Kimi Raikkonen's No-Good, Very Bad Week Ends on Lap 1 of Abu Dhabi GP

Matthew Walthert@@MatthewWalthertFeatured ColumnistNovember 3, 2013

Kimi Raikkonen, after retiring on the first lap of the Abu Dhabi Grand Prix.
Kimi Raikkonen, after retiring on the first lap of the Abu Dhabi Grand Prix.Paul Gilham/Getty Images

Looking back on Kimi Raikkonen's Formula One career, it is hard to think of a worse week than the one that just ended with a broken front suspension at Turn 1 of the first lap of the Abu Dhabi Grand Prix.  

Of course, Raikkonen has been at odds with his team, Lotus, all season, particularly over his pay. In August, reports emerged that Lotus had been unable to pay their star driver's salary. Although the team hoped to retain Raikkonen for the 2014 season, the Finn was linked to an open seat at Red Bull when Mark Webber announced his retirement. Ultimately, he signed with Ferrari, with whom he won the 2007 World Drivers' Championship, saying at a press conference before the Singapore Grand Prix that "the reasons why I left from the [Lotus] team is purely on the money side, that they haven't got my salary."

This strained relationship was tested again on Oct. 27, at the Indian Grand Prix. Late in the race, Raikkonen was in third place, leading his teammate, Romain Grosjean, and Ferrari's Felipe Massa. Grosjean, on fresher tyres, was being held up by Räikkonen and both were in danger of being passed by Massa. With the Finn refusing to let his teammate past, he received a harried message from the Lotus pit wall saying, "Kimi, get out of the f*****g way!"

To fans watching comfortably from their couches at home, the language may have been shocking, but in the heat of the moment, in the middle of a race, such language is surely not meant to offend, but rather to express the urgency of the request.  

Raikkonen did eventually let Grosjean through, and the Frenchman managed to hold off Massa to finish third. With his tyres deteriorating, Raikkonen slumped to a seventh-place finish. After the race, Lotus apologized for the language in the radio message, although Raikkonen had responded on the track with, "Don't shout there, mother-f****r. I will when I have a chance."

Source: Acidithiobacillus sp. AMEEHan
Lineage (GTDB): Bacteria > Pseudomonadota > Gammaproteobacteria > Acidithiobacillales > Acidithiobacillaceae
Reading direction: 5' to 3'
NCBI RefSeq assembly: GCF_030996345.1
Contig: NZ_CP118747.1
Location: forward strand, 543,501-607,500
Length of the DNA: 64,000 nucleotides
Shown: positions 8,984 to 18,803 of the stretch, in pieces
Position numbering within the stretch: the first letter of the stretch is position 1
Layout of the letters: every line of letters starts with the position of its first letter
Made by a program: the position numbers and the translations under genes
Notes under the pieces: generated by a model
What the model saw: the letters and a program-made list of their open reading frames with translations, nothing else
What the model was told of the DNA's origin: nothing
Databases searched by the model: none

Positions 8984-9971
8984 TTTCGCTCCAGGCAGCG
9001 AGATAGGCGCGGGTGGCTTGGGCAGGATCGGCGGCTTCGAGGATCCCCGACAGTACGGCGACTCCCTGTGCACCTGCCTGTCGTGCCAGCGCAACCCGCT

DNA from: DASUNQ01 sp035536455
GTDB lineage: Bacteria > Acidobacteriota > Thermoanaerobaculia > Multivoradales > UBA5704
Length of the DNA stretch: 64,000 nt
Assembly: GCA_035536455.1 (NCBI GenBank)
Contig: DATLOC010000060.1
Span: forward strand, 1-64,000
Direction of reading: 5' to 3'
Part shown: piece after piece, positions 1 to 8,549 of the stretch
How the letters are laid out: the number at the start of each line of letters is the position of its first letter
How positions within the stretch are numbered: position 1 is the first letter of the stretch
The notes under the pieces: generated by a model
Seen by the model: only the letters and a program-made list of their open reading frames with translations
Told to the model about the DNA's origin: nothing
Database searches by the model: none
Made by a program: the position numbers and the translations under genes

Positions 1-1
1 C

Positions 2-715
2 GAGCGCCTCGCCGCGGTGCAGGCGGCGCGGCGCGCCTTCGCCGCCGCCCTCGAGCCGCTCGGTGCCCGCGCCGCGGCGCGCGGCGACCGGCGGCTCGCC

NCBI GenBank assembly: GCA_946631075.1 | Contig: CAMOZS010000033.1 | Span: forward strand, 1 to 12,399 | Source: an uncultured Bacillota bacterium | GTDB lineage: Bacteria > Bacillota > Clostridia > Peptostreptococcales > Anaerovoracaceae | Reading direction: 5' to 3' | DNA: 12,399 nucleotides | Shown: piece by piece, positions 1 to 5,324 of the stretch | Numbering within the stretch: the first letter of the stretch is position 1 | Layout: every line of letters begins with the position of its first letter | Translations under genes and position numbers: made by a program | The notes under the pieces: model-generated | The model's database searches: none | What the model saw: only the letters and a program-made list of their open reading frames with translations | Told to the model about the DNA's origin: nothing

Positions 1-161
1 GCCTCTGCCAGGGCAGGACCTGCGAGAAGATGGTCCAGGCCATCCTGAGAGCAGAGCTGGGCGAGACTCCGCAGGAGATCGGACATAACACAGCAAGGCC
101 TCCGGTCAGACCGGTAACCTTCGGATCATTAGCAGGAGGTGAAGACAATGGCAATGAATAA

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That seemed to be the end of it, until Thursday, when Raikkonen did not show up in Abu Dhabi for his media and sponsor commitments preceding the race. By Friday, Raikkonen was in the paddock and ready for free practice, but he was still not happy.

The problem, apparently, was not the radio message but the Finn's unpaid salary. And Räikkönen has threatened to go on strike for the remainder of the season if he does not get his money.

On Saturday in qualifying, Raikkonen's week went from bad to worse. After qualifying fifth, he was disqualified when it was discovered that his car's floor was more flexible than the regulations allow. This meant that he would have to start from the back of the grid.

While it would have been entertaining to see the Iceman carve his way through the field from last place, we never got a chance. Räikkönen's Abu Dhabi Grand Prix ended with a broken suspension as he was battling with Giedo van der Garde's Caterham into the first corner.

Before the race, the BBC's Ben Edwards and David Coulthard were discussing whether Raikkonen should have started from the pit lane, rather than the back of the grid, which would have allowed him to avoid any first-corner incidents. He chose not to and, prior to driving himself away from the circuit, confirmed that he thought this was the correct decision, despite the early end to his race.

Going forward, it seems highly unlikely that Raikkonen will skip the remaining grands prix in the United States and Brazil, if for no other reason than his love of racing. However, this week has no doubt left a bitter taste in his mouth.  

With Sebastian Vettel taking his seventh win in a row in Abu Dhabi, Raikkonen may have to wait until next season, when he will have Ferrari power beneath him, to cleanse that bitterness with his next grand prix win.